Yorkshire Words Of The Week

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From: Joy Neal, Flamborough Road, Bempton.

READING the “My Yorkshire” column by Stephanie Moon recalling going to Hellifield reminded me of my great-grandad, who in the days when swearing was confined to men only and never in front of ladies, would say if he was astonished: “Well, I’ll go to Hellifield.”

My grandad who worked on the railway would say: “I’ll go to Elsecar” and grandma would say: “The foot of our stairs.” Any more variations on this? On the subject of “ruddle stone”, your correspondent from Batley who remembers his mum buying from a handcart, this would most likely have been “Ruddle” Annie who I think lived in Batley Carr. I was told she was left a widow with children and sold the ruddle stones to keep body and soul together. Has anyone else heard of her?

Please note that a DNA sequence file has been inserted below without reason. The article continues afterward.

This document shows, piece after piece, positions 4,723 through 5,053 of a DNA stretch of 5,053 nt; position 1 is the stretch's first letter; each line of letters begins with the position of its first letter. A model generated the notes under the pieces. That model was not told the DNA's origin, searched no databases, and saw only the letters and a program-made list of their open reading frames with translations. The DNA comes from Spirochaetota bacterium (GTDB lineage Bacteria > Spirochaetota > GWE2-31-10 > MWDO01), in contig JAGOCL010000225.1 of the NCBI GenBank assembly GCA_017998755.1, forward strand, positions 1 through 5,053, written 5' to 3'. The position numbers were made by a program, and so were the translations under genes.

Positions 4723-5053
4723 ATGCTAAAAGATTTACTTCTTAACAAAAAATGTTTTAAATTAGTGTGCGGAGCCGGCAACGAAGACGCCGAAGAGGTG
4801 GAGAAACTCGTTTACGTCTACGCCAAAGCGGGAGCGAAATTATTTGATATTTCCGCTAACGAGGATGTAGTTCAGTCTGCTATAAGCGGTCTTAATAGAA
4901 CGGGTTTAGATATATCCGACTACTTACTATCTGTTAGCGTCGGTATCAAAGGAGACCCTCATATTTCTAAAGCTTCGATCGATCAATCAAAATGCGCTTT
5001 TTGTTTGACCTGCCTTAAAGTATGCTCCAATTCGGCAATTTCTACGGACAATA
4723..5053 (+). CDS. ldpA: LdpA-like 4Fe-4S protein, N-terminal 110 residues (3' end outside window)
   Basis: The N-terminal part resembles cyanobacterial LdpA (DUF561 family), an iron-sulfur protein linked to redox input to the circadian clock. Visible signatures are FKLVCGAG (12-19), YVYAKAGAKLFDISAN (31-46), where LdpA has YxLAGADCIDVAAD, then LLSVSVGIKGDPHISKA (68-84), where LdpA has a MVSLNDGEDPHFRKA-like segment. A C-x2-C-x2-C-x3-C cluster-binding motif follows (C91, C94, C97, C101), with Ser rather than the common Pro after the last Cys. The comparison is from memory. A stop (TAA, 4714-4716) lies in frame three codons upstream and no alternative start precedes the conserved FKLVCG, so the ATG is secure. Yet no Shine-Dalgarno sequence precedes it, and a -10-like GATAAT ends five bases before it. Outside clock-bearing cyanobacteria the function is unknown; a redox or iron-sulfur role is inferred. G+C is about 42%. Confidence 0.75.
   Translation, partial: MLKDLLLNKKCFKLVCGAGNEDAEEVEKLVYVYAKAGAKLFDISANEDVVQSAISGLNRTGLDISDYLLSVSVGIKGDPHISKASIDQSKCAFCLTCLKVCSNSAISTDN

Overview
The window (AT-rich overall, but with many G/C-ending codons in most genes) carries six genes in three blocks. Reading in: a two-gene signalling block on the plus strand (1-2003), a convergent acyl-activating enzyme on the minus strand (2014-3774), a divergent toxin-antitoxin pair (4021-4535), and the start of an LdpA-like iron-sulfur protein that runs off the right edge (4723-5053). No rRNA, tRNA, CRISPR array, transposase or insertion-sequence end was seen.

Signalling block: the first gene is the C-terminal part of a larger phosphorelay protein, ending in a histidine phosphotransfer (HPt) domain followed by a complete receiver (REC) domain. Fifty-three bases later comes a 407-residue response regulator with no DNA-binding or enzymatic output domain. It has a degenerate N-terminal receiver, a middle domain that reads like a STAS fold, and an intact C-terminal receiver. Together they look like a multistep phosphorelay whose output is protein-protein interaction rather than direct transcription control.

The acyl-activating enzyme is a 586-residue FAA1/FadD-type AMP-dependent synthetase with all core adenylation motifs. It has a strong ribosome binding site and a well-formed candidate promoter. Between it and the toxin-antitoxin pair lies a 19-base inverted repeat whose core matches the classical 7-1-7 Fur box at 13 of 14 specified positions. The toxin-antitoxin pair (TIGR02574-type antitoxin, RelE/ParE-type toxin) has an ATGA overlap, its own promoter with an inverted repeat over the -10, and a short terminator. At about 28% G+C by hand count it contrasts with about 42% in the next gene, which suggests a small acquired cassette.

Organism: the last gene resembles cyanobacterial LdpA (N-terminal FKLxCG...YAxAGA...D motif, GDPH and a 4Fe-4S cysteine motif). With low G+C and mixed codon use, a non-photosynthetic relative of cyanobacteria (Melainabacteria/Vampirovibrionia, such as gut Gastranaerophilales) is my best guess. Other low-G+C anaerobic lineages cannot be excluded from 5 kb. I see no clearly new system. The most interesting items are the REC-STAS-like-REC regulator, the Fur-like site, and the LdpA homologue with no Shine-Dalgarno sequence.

From: Alan Beck, Dearne Hall Fold, Low Barugh, Barnsley.

WHEN I was nobbut a lad, I came across this poem in, I believe, a copy of Punch magazine from the 1920s. It may be necessary for your southern readers to explain that Slaithwaite is pronounced “sloughwhit”.

I work a one man farm in Slaithwaite,

My farm has but one field,

I plaithwaite,

In saxon linchests to allaithwaite,

Proper crop rotation,

Naithwaite bears beet, peas, wheat grass,

And one caithwaite won’t support two,

And a saithwaite it has nine piglets,

‘Ee by gaithwaite is by the sweat of my

Braithwaite shows a profit,

Haithwaite does,

Caps all t’farming chaps I’Slaithwaite.

From: Anne Whittaker, Sheffield.

My dear mum aged 88 suffers from Altzheimer’s dementia.

She recently said “You never know your luck ‘till you take your barrow back”. It’s a phrase that we have never heard her use before or heard of ourselves and wonder if anyone can help with its origin and meaning.

From: Audrey Bemrose, East Riding Dialect Society.

Our next meeting, Thursday June 16, 7.30pm is at the Rose and Crown, Little Driffield.The following evening there’s a Yorkshire Dialect Evening at Skipsea Village Hall starting at 7.30pm, admission £5, including light refreshments. Publications and CDs on sale. Tickets available at Skipsea Post Office or on the door. Phone 01262 673995 for information.